Those who have been watching may have noticed I quietly started developing an Android application in the last month or so. It’s still super-buggy and far from feature complete, but I thought it was time to announce it here (“release early, release often”). It’s not ready for real users yet, but developers may like to take a little look.
Occyd (-k d .. sounds like rockied or oggied) is an application for tagging geolocations, aimed at GPS-enabled network-connected devices. It currently consists of an Android client, and a server backend running on Google App Engine. The (evolving) API is simple enough that it should be easy to write clients (or servers) for various platforms. The idea is to enable people to tag locations on the surface of the planet with a list of keywords, just like they can tag web pages with delicious. They should also be able to search for tagged locations, based on tag(s), on distance from their current location and recency of the post.
Here’s one possible elevator pitch (for a very long, slow elevator ride):
“You are a member of a large bird watching club. Your members like to record where they have spotted various species, and use Occyd to share the locations at which they have sighted various birds. You are out in the park, when you spot the rare Orange Bellied Parrot. You pull out your Android phone, fire up the Occyd client which automatically knows your location via GPS, and tag that current location ‘orangebelliedparrot parrot birds’. You then decide to see if others have spotted parrots in the area. You search for ‘parrot’ in the Occyd client; a map appears showing the locations of all the other sightings tagged ‘parrot’ in your vacinity. You tweak the search settings to show only ‘parrot’ sightings within 100 metres and 14 days … on the map you see that your friend RobHill spotted an Orange Bellied Parrot here last week – looks like the numbers of this population are recovering !”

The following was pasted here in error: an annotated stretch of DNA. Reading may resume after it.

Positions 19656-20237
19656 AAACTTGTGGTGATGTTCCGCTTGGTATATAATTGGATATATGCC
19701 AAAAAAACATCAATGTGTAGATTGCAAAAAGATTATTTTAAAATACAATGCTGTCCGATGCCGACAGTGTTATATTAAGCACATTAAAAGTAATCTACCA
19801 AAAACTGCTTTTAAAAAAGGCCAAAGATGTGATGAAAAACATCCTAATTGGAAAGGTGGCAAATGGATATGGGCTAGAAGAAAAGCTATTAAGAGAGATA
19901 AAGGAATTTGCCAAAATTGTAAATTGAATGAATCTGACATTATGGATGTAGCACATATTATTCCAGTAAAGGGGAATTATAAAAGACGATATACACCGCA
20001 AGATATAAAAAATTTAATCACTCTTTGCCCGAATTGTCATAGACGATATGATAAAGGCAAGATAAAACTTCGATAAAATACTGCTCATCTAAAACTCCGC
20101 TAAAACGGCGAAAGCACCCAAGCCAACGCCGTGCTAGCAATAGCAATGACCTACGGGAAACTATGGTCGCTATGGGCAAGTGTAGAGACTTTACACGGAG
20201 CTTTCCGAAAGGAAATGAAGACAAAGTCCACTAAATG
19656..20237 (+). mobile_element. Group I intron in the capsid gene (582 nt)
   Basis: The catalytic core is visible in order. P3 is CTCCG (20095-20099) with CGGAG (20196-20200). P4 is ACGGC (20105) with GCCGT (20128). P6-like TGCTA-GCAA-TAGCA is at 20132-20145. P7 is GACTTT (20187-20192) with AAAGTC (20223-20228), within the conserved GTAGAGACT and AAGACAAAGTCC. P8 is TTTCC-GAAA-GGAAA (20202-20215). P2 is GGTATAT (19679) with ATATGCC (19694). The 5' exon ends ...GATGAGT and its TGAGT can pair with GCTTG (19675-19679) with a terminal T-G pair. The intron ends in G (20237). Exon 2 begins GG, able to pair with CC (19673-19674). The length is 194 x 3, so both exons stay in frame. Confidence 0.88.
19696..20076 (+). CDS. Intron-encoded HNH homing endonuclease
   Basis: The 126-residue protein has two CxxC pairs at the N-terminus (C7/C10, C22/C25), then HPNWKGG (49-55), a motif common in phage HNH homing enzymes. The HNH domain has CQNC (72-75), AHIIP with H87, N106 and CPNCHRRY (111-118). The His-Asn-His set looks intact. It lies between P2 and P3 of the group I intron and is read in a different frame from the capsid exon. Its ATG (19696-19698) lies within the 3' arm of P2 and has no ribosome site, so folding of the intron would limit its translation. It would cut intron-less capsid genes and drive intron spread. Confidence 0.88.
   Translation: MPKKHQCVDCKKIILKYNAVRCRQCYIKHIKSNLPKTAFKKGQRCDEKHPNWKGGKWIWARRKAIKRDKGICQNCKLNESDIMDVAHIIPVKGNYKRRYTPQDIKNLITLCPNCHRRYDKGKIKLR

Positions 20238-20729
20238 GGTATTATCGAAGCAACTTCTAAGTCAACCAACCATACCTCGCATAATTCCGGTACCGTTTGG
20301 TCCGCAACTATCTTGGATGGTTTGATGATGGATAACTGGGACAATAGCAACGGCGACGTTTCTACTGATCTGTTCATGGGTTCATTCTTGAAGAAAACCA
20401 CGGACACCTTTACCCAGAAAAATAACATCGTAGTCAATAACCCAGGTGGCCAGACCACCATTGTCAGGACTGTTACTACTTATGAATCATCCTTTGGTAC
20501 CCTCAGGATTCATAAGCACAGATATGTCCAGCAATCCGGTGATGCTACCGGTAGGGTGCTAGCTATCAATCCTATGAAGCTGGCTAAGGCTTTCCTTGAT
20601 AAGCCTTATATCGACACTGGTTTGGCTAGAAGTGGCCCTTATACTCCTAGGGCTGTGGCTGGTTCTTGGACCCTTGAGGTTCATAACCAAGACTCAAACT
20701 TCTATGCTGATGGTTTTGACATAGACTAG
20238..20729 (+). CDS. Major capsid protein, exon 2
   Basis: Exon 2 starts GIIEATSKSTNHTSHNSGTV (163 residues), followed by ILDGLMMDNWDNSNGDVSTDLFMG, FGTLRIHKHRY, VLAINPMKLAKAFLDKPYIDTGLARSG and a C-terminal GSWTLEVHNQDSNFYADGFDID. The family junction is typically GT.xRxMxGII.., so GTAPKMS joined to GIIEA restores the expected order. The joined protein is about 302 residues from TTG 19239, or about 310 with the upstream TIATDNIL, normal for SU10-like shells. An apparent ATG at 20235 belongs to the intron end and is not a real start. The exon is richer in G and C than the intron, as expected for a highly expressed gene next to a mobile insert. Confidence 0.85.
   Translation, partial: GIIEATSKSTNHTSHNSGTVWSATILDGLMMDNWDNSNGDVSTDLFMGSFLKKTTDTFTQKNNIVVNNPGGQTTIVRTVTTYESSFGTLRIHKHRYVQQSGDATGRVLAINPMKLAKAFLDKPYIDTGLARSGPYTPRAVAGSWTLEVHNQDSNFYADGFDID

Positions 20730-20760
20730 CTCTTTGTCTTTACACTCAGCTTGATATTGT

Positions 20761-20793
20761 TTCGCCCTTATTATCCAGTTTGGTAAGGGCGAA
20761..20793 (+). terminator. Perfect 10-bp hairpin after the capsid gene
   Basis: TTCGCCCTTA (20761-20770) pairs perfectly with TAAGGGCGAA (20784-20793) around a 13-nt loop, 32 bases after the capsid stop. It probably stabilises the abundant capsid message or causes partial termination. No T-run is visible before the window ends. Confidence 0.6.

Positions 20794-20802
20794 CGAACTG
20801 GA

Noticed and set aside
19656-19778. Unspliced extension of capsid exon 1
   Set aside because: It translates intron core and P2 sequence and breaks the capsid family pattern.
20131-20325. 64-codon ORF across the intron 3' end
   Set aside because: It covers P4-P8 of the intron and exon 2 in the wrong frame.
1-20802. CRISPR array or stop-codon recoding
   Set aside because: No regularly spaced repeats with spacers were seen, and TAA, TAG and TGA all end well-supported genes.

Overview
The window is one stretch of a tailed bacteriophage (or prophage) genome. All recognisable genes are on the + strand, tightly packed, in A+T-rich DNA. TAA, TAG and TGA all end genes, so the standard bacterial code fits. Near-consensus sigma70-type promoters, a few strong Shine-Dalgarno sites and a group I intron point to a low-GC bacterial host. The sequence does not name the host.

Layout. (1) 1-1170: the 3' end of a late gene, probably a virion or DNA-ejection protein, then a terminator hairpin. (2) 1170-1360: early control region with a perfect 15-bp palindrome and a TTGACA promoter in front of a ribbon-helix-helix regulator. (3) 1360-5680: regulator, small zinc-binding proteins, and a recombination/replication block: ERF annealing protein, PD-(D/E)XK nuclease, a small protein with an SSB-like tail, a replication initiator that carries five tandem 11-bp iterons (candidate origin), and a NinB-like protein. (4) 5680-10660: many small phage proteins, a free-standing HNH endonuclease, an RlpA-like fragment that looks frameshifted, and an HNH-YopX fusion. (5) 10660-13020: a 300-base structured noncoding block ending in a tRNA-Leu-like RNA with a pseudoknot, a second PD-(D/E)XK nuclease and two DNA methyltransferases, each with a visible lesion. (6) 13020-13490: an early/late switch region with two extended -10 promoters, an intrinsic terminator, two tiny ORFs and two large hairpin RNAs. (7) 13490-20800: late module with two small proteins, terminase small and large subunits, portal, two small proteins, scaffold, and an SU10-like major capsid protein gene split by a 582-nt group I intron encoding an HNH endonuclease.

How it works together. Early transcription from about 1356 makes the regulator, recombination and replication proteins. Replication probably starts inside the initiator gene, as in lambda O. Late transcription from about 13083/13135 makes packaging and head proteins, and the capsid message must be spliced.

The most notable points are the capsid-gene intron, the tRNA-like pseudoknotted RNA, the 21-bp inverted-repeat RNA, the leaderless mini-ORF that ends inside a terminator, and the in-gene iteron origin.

Ponder for a bit, and I’m sure you can think up at least a handful of other great uses (tagging good fishing spots, favorite cafes, or maybe even sightings of parking inspectors ).
As with any new project, there are lots more ideas than time to implement them (and I have a day job that doesn’t involve Occyd …). The Occyd Android client and Occyd GAE server source is currently available under the GPL v3 on GitHub, and I’m keeping all my documentation and notes on the Occyd Android client wiki provided at GitHub. Watch this space ….